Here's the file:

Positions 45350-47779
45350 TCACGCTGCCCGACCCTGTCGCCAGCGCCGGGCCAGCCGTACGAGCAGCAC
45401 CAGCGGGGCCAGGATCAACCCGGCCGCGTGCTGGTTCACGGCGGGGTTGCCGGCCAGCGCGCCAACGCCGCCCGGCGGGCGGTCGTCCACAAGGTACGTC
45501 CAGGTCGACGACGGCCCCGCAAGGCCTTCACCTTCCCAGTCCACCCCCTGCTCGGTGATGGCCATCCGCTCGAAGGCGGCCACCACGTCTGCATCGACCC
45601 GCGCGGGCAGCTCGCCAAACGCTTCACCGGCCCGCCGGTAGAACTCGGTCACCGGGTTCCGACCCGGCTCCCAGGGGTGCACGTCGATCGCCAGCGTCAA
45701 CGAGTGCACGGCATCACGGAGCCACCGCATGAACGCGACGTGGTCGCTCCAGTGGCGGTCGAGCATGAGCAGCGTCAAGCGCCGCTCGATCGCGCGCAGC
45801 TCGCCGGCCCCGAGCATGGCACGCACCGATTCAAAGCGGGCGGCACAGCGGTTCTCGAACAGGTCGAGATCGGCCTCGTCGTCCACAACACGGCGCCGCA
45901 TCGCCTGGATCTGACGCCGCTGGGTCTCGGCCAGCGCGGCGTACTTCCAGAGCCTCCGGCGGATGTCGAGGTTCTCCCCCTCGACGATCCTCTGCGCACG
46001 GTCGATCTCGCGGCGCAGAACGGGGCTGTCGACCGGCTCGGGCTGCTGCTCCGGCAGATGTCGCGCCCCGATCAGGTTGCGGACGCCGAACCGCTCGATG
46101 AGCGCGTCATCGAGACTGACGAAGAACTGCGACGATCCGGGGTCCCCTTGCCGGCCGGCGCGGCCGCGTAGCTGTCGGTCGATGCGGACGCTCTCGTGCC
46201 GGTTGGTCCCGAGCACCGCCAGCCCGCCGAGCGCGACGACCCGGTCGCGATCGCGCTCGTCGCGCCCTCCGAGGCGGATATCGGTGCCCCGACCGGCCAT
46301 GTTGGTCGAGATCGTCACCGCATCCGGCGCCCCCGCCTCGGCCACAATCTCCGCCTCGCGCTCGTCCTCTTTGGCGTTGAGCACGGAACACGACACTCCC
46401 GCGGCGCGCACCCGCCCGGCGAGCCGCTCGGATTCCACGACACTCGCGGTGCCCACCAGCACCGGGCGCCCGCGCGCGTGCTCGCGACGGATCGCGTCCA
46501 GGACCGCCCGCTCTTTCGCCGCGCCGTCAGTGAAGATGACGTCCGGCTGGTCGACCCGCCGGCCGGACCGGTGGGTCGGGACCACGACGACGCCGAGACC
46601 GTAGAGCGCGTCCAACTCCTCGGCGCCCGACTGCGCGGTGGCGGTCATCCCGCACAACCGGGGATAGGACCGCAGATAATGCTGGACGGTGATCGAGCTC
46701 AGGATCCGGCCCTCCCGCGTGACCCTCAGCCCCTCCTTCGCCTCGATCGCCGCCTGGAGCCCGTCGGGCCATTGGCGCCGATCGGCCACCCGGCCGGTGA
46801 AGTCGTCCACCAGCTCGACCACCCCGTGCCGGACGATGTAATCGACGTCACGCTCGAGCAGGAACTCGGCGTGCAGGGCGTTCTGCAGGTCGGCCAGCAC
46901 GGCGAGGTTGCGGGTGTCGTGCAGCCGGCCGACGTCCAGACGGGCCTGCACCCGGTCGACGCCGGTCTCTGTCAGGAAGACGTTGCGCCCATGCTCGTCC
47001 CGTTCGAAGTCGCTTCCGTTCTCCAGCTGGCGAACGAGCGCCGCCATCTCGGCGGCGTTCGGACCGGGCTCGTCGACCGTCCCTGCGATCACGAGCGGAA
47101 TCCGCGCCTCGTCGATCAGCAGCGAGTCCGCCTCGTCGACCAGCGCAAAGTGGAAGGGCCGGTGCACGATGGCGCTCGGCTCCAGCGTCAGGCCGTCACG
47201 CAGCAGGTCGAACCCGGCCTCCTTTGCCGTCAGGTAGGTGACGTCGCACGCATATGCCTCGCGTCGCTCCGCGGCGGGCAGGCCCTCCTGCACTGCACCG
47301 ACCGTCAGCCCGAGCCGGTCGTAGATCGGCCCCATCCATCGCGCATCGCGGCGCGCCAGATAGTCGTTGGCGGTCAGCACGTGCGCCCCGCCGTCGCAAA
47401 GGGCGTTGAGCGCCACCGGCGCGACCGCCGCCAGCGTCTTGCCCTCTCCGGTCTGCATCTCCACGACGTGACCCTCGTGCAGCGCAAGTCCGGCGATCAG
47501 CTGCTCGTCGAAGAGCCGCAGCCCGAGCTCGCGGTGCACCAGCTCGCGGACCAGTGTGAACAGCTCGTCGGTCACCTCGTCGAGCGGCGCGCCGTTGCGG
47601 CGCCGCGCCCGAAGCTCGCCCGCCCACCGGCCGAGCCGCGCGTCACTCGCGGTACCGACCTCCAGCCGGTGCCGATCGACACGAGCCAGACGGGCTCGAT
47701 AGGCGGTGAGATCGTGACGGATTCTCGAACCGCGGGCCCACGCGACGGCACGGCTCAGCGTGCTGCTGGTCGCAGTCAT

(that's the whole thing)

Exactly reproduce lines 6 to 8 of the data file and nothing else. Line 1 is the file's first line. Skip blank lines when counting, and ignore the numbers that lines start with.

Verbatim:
45701 CGAGTGCACGGCATCACGGAGCCACCGCATGAACGCGACGTGGTCGCTCCAGTGGCGGTCGAGCATGAGCAGCGTCAAGCGCCGCTCGATCGCGCGCAGC
45801 TCGCCGGCCCCGAGCATGGCACGCACCGATTCAAAGCGGGCGGCACAGCGGTTCTCGAACAGGTCGAGATCGGCCTCGTCGTCCACAACACGGCGCCGCA
45901 TCGCCTGGATCTGACGCCGCTGGGTCTCGGCCAGCGCGGCGTACTTCCAGAGCCTCCGGCGGATGTCGAGGTTCTCCCCCTCGACGATCCTCTGCGCACG